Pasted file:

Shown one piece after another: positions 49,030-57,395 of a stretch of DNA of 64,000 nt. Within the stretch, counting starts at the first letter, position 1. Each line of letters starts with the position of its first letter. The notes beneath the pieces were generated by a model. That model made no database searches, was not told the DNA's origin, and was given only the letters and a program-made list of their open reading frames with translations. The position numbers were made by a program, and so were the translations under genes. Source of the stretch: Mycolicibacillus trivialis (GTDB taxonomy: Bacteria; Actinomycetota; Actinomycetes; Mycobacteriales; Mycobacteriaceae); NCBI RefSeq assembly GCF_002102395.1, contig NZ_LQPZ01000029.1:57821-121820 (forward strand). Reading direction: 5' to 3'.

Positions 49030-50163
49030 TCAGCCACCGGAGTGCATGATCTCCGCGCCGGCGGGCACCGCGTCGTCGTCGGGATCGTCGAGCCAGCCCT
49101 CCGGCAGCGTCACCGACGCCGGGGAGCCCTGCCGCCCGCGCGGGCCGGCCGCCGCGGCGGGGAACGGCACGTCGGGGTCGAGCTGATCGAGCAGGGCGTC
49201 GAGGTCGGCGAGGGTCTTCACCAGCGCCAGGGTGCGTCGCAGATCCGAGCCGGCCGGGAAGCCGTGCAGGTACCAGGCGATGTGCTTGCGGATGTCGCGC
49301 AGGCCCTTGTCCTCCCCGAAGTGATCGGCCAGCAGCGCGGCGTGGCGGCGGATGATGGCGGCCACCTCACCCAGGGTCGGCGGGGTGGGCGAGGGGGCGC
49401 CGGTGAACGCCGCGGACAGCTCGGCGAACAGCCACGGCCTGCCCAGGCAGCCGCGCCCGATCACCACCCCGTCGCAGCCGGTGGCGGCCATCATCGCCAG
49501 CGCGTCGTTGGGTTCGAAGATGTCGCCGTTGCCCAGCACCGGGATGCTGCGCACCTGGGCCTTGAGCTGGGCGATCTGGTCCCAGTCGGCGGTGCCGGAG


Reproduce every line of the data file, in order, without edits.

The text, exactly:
Shown one piece after another: positions 49,030-57,395 of a stretch of DNA of 64,000 nt. Within the stretch, counting starts at the first letter, position 1. Each line of letters starts with the position of its first letter. The notes beneath the pieces were generated by a model. That model made no database searches, was not told the DNA's origin, and was given only the letters and a program-made list of their open reading frames with translations. The position numbers were made by a program, and so were the translations under genes. Source of the stretch: Mycolicibacillus trivialis (GTDB taxonomy: Bacteria; Actinomycetota; Actinomycetes; Mycobacteriales; Mycobacteriaceae); NCBI RefSeq assembly GCF_002102395.1, contig NZ_LQPZ01000029.1:57821-121820 (forward strand). Reading direction: 5' to 3'.

Positions 49030-50163
49030 TCAGCCACCGGAGTGCATGATCTCCGCGCCGGCGGGCACCGCGTCGTCGTCGGGATCGTCGAGCCAGCCCT
49101 CCGGCAGCGTCACCGACGCCGGGGAGCCCTGCCGCCCGCGCGGGCCGGCCGCCGCGGCGGGGAACGGCACGTCGGGGTCGAGCTGATCGAGCAGGGCGTC
49201 GAGGTCGGCGAGGGTCTTCACCAGCGCCAGGGTGCGTCGCAGATCCGAGCCGGCCGGGAAGCCGTGCAGGTACCAGGCGATGTGCTTGCGGATGTCGCGC
49301 AGGCCCTTGTCCTCCCCGAAGTGATCGGCCAGCAGCGCGGCGTGGCGGCGGATGATGGCGGCCACCTCACCCAGGGTCGGCGGGGTGGGCGAGGGGGCGC
49401 CGGTGAACGCCGCGGACAGCTCGGCGAACAGCCACGGCCTGCCCAGGCAGCCGCGCCCGATCACCACCCCGTCGCAGCCGGTGGCGGCCATCATCGCCAG
49501 CGCGTCGTTGGGTTCGAAGATGTCGCCGTTGCCCAGCACCGGGATGCTGCGCACCTGGGCCTTGAGCTGGGCGATCTGGTCCCAGTCGGCGGTGCCGGAG